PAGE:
Ancora Biotech's founders, CMO Ben Buelow (L) and CEO Roland Buelow

Ex­clu­sive: Af­ter Am­gen ex­it, fa­ther-son duo gets Light­speed back­ing to fund re­main­ing Teneo­bio 'ba­bies'

The fa­ther-son duo be­hind Teneo­bio is back with an­oth­er biotech, com­pris­ing three bis­pe­cif­ic an­ti­bod­ies that nei­ther Am­gen want­ed when dish­ing out $900 mil­lion up­front last year, nor Ab­b­Vie want­ed when ac­quir­ing a mul­ti­ple myelo­ma as­set in 2019.

Tech­ni­cal­ly, An­co­ra Biotech is three shell com­pa­nies, one for each of its an­ti­bod­ies or “Teneo ba­bies,” CEO Roland Buelow told End­points News. The “un­con­ven­tion­al” route is meant to give each as­set op­tion­al­i­ty on its path to mar­ket, just like the path set by Teneo­bio, said CMO Ben Buelow, Roland’s son.

“We are in a po­si­tion even­tu­al­ly to take these com­pa­nies ei­ther pub­lic and get them fund­ed for reg­is­tra­tional tri­als and even­tu­al ap­proval, or we have the pos­si­bil­i­ty to sell them off like we have done so far,” the CEO said.

The 10-per­son start­up is get­ting $60 mil­lion in back­ing from Light­speed Ven­ture Part­ners — one of the orig­i­nal Teneo­bio in­vestors — and SR One. Buelow fu­eled An­co­ra with $10 mil­lion when it first kicked in­to gear af­ter last year’s Am­gen ex­it, he said.

“When I tell peo­ple about the sto­ry of Teneo­bio, I al­ways talk about the movie ‘The Blues Broth­ers,’ get­ting the band back to­geth­er, be­cause Roland pulled all of the best peo­ple he’d worked with over his 25-30 years of biotech ex­pe­ri­ence in­to that com­pa­ny,” the younger Buelow said. Oth­er Teneo­bio ex­ecs have gone on to launch biotechs, in­clud­ing Ron­do Ther­a­peu­tics.

The el­der Buelow has a his­to­ry of con­struct­ing biotechs and sell­ing them off. Pri­or to Teneo­bio, he built up hu­man an­ti­body de­vel­op­er Open Mon­o­clon­al Tech­nol­o­gy, which sold to Lig­and Phar­ma­ceu­ti­cals for $178 mil­lion in 2015. It’s now go­ing pub­lic via a SPAC spin­off at an $850 mil­lion val­u­a­tion.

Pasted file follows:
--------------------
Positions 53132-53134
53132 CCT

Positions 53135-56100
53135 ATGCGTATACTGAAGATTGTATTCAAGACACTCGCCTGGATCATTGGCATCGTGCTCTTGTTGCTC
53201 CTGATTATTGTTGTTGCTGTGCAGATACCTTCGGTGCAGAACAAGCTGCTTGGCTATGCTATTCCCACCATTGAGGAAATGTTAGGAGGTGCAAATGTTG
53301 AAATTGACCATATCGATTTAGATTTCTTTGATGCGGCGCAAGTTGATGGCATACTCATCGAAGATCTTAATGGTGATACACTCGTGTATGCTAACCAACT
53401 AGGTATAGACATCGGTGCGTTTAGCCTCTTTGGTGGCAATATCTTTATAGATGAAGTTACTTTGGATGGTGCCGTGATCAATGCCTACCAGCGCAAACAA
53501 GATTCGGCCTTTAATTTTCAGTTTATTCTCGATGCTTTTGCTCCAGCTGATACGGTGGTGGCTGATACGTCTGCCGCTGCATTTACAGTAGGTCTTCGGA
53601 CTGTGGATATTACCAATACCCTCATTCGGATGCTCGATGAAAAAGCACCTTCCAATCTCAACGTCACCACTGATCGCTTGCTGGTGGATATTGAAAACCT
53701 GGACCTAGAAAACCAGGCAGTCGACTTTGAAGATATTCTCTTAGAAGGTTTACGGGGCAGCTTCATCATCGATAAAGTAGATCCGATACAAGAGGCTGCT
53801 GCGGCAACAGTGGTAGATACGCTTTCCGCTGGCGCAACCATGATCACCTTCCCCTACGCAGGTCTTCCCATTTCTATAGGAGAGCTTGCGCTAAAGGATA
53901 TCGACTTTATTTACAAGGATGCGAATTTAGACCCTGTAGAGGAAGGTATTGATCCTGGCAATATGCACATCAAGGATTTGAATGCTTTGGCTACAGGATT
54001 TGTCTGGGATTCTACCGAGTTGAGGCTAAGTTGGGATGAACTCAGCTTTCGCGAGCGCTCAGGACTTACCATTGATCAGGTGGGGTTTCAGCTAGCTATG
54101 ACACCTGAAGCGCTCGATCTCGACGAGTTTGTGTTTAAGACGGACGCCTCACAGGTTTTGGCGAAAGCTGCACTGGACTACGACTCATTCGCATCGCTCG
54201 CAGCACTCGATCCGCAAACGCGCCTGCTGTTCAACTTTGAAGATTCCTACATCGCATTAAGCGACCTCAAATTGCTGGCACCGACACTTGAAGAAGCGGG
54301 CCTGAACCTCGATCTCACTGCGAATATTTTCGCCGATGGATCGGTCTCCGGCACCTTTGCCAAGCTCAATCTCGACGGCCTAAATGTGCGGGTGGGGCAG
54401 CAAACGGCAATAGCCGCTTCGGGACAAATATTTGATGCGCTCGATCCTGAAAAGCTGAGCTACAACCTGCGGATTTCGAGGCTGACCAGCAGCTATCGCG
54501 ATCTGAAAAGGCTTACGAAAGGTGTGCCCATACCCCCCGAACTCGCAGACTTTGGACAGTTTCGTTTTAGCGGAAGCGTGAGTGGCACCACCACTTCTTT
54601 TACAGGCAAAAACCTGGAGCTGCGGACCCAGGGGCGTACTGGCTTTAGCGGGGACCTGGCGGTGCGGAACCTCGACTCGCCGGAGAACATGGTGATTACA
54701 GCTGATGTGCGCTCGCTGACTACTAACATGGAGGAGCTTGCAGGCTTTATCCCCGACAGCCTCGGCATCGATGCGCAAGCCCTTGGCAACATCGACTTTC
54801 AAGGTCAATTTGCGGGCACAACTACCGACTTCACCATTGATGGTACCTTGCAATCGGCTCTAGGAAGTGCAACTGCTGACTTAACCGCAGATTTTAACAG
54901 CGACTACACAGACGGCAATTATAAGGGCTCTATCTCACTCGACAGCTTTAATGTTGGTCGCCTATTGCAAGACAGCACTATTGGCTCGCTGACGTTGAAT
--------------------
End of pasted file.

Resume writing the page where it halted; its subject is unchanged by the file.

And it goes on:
Back to An­co­ra: Two of the biotech’s “ba­bies” are al­ready in the clin­ic. A dose-es­ca­la­tion study is un­der­way for CD19- and CD3-tar­get­ing TNB-486, which is an­tic­i­pat­ed to be a lym­phoma treat­ment, the CEO said. Close to 30 pa­tients have been en­rolled and the first round of da­ta will come out at ASH this year or the an­nu­al AS­CO con­fer­ence next year, the CMO said, not­ing the com­pa­ny is close to choos­ing the rec­om­mend­ed Phase II dose.

Right now, TNB-486 is in the third-line-plus set­ting, but An­co­ra hopes to move in­to ear­li­er lines by com­bin­ing it with oth­er ther­a­pies, the CMO not­ed. About 80 pa­tients are ex­pect­ed to en­roll in the ear­ly-stage study be­ing con­duct­ed in the US and Ko­rea, ac­cord­ing to the clin­i­cal tri­als reg­is­ter.

An­co­ra’s sec­ond clin­i­cal-stage as­set, TNB-738, is a CD38 en­zyme in­hibitor de­signed to tamp down in­flam­ma­tion in fi­bro­sis and treat­ing age-re­lat­ed dis­eases, the CEO said. Ben Buelow said the drug is in a Phase I healthy vol­un­teer study. The Aus­tralia-based tri­al aims to en­roll 64 pa­tients and col­lect the last pri­ma­ry out­come da­ta in De­cem­ber, ac­cord­ing to the clin­i­cal tri­als data­base.

“It’s a re­al­ly nov­el mech­a­nism and of­ten­times, when you have some­thing like that, we be­lieve in that mol­e­cule in a very sub­stan­tial way and un­til oth­er peo­ple see the light on that, we may have to take it for quite a ways our­selves,” the med­ical chief ex­plained.

A “bas­ket-like ap­proach” is an­tic­i­pat­ed for the bis­pe­cif­ic, the CMO said, as mul­ti­ple Phase Ib/II stud­ies will con­sid­er var­i­ous “clin­i­cal in­di­ca­tions of in­ter­est.”

At the bot­tom of the pipeline is a pre­clin­i­cal an­ti-HB­sAg x CD3 an­ti­body be­ing con­sid­ered for chron­ic he­pati­tis B in­fec­tions. Ex­pect a 2024 hu­man tri­al en­try, Light­speed said.

With just 10 em­ploy­ees, half on the clin­i­cal de­vel­op­ment team, An­co­ra is steer­ing the ship with a lean crew. It will stay that way.

“We are plan­ning to con­tin­ue to run these stud­ies as much as pos­si­ble re­mote­ly, vir­tu­al­ly, to keep costs down,” the CMO said, “so cur­rent­ly there is no plan to in­crease our team size.”

An­co­ra de­rives its name from the Ital­ian word for an­chor and again. An an­chor re­sem­bles the shape of an an­ti­body, the CMO said, so the com­pa­ny “thought that was cute” when com­ing up with the brand.

The start­up isn’t to be con­fused with An­co­ra Bio, the fifth biotech to come out of ex-No­var­tis CEO Joe Jimenez’s Adi­tum in­cu­ba­tor, which is test­ing a failed Taisho de­pres­sion drug.

The Fac­tors Dri­ving a Rapid Evo­lu­tion of Gene & Cell Ther­a­py and CAR-T Clin­i­cal Re­search in APAC

APAC is the fastest growing region globally for cell & gene therapy trials representing more than a third of all cell & gene studies globally, with China leading in the region. 

APAC is the leading location globally for CAR-T trials with China attracting ~60% of all CAR-T trials globally between 2015-2022. The number of CAR-T trials initiated by Western companies has rapidly increased in recent years (current CAGR of about 60%), with multiple targets being explored including CD19, CD20, CD22, BCMA, CD30, CD123, CD33, CD38, and CD138.